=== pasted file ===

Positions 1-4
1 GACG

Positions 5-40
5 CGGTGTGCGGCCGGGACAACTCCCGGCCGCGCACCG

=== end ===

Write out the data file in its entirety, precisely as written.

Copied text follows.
Positions 1-4
1 GACG

Positions 5-40
5 CGGTGTGCGGCCGGGACAACTCCCGGCCGCGCACCG